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Yellow fever is a serious viral illness with no cure. It is contracted through the bite of female mosquitoes found in areas in the South American rainforest, and throughout Africa. The mosquitoes pick up the virus when they bite a monkey or person who has it, then pass it by biting and infecting someone else.
In South America, the disease is usually only contracted in dense rain forests where monkeys are present, so it is sometimes called jungle yellow fever. People are most at risk for getting a bite from an infected mosquito during the day, and everyone going into jungle areas of South America are warned to wear insect repellent and spray their sleeping quarters.
Yellow fever contracted in Africa is usually passed from person to person via mosquito bite and is called urban yellow fever. Occasional outbreaks occur in various parts of the continent, and people are just as likely to become infected in a city or town as in jungle areas. Standard precautions should be taken to avoid getting bitten by a mosquito and infected. In particular, people should be wary of bites during the day, use insect repellent with DEET, and spray beds, bed nets, and clothing with insecticide.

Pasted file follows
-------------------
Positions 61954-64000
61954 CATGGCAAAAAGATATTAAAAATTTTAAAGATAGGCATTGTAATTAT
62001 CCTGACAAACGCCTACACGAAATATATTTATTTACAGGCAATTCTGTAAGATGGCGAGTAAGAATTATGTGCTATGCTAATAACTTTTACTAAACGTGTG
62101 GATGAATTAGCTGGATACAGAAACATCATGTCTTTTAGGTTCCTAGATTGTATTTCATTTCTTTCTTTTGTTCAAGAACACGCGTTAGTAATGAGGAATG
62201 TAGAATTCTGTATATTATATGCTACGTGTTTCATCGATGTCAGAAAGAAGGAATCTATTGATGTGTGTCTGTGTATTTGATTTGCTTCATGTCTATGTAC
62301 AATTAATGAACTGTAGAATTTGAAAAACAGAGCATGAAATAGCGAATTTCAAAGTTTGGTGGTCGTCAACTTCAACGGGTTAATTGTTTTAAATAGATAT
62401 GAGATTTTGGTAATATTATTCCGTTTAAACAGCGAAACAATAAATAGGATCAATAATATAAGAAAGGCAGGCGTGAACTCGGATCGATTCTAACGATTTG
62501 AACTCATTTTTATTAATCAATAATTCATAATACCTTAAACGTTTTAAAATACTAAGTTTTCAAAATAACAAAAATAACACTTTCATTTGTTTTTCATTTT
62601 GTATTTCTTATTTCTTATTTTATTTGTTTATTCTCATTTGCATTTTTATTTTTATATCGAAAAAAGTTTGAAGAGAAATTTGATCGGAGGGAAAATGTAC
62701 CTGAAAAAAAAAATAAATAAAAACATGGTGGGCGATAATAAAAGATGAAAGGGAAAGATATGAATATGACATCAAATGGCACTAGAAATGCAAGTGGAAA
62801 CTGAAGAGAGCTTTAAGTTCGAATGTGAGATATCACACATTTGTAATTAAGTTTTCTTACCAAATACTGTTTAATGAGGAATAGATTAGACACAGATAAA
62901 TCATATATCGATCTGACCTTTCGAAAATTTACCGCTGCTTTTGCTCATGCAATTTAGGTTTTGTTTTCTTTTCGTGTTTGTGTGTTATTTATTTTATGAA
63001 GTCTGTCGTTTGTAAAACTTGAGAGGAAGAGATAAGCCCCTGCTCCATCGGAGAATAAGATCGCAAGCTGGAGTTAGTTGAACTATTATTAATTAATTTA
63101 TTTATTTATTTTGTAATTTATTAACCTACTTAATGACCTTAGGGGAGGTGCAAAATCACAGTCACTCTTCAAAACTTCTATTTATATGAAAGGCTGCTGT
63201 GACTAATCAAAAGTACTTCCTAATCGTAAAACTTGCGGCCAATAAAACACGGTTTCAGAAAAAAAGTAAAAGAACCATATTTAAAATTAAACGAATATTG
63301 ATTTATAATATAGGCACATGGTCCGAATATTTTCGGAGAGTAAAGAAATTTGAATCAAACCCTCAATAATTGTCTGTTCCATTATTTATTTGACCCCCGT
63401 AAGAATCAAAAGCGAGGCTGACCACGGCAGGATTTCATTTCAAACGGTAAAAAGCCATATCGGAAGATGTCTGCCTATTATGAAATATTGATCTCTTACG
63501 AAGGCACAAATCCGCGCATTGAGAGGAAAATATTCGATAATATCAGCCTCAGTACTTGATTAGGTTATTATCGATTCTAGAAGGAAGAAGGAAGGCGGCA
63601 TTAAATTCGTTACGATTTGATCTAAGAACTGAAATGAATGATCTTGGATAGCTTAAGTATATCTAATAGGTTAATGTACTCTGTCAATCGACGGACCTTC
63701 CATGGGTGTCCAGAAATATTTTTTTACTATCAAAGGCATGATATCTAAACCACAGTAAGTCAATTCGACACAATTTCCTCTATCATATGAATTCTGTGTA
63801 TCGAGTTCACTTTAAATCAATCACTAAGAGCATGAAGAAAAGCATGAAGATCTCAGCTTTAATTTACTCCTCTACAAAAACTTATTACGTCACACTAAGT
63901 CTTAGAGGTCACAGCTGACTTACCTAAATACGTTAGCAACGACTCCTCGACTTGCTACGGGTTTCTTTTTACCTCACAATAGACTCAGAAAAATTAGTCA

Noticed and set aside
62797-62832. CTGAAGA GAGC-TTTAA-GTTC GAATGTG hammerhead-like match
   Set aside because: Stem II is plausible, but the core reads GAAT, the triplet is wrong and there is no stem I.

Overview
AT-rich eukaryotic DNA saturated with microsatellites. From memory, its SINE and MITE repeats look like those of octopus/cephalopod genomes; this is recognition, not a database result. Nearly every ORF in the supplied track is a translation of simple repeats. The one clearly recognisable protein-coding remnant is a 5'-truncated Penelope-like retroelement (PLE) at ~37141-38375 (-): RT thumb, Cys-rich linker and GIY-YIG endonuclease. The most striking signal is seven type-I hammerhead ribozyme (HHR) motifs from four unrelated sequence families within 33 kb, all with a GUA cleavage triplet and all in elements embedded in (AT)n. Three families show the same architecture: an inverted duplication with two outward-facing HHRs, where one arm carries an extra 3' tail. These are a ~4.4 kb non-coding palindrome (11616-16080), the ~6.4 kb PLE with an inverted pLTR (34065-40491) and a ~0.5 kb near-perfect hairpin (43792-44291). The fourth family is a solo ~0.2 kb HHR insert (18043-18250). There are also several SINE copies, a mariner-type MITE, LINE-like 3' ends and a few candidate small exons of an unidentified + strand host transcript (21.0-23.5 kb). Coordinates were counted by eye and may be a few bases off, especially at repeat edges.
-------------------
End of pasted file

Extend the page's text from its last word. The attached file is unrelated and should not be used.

In the past, this disease caused great problems in other areas of the world. Epidemics during the Spanish American War, and particularly the epidemic in Philadelphia in the 19th century, killed thousands of people. Early in the 20th century, scientists discovered the cause of yellow fever, and soon afterward, a vaccine was developed that has essentially eradicated the disease in the US and other parts of the world. Vaccines are less available to people in poorer areas. Thus parts of Africa and South America are prime targets for contracting the disease because people do not have the vaccine available.
Anyone traveling to an area where yellow fever is a problem should receive a vaccination that protects the person for up to ten years. People traveling from areas where the disease is found may also need to be cleared of being contagious with the disease, and may require a vaccination before they are admitted to countries free of the virus to avoid spreading it.
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